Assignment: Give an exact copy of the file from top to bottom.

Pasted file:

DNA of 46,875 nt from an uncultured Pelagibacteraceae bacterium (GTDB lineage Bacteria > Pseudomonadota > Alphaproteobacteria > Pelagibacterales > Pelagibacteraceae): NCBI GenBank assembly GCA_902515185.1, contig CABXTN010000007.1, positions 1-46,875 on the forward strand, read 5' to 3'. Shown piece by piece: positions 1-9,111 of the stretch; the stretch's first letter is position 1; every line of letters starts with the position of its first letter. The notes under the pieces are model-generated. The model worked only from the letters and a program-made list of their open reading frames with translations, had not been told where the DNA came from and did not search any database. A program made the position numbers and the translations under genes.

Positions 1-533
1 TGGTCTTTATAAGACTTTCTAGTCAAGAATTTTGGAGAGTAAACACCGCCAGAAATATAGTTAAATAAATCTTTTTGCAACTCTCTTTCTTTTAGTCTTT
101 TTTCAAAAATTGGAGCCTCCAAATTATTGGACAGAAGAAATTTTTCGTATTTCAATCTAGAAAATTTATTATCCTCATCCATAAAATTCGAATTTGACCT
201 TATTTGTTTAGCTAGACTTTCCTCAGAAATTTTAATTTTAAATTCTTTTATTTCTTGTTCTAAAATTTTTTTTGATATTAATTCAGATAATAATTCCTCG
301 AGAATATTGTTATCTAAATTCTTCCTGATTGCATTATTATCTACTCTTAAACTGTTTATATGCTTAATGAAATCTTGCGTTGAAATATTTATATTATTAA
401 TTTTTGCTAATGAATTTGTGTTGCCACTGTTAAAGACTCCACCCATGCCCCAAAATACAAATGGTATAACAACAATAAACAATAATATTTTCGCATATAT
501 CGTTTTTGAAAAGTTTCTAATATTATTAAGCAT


DNA of 46,875 nt from an uncultured Pelagibacteraceae bacterium (GTDB lineage Bacteria > Pseudomonadota > Alphaproteobacteria > Pelagibacterales > Pelagibacteraceae): NCBI GenBank assembly GCA_902515185.1, contig CABXTN010000007.1, positions 1-46,875 on the forward strand, read 5' to 3'. Shown piece by piece: positions 1-9,111 of the stretch; the stretch's first letter is position 1; every line of letters starts with the position of its first letter. The notes under the pieces are model-generated. The model worked only from the letters and a program-made list of their open reading frames with translations, had not been told where the DNA came from and did not search any database. A program made the position numbers and the translations under genes.

Positions 1-533
1 TGGTCTTTATAAGACTTTCTAGTCAAGAATTTTGGAGAGTAAACACCGCCAGAAATATAGTTAAATAAATCTTTTTGCAACTCTCTTTCTTTTAGTCTTT
101 TTTCAAAAATTGGAGCCTCCAAATTATTGGACAGAAGAAATTTTTCGTATTTCAATCTAGAAAATTTATTATCCTCATCCATAAAATTCGAATTTGACCT
201 TATTTGTTTAGCTAGACTTTCCTCAGAAATTTTAATTTTAAATTCTTTTATTTCTTGTTCTAAAATTTTTTTTGATATTAATTCAGATAATAATTCCTCG
301 AGAATATTGTTATCTAAATTCTTCCTGATTGCATTATTATCTACTCTTAAACTGTTTATATGCTTAATGAAATCTTGCGTTGAAATATTTATATTATTAA
401 TTTTTGCTAATGAATTTGTGTTGCCACTGTTAAAGACTCCACCCATGCCCCAAAATACAAATGGTATAACAACAATAAACAATAATATTTTCGCATATAT
501 CGTTTTTGAAAAGTTTCTAATATTATTAAGCAT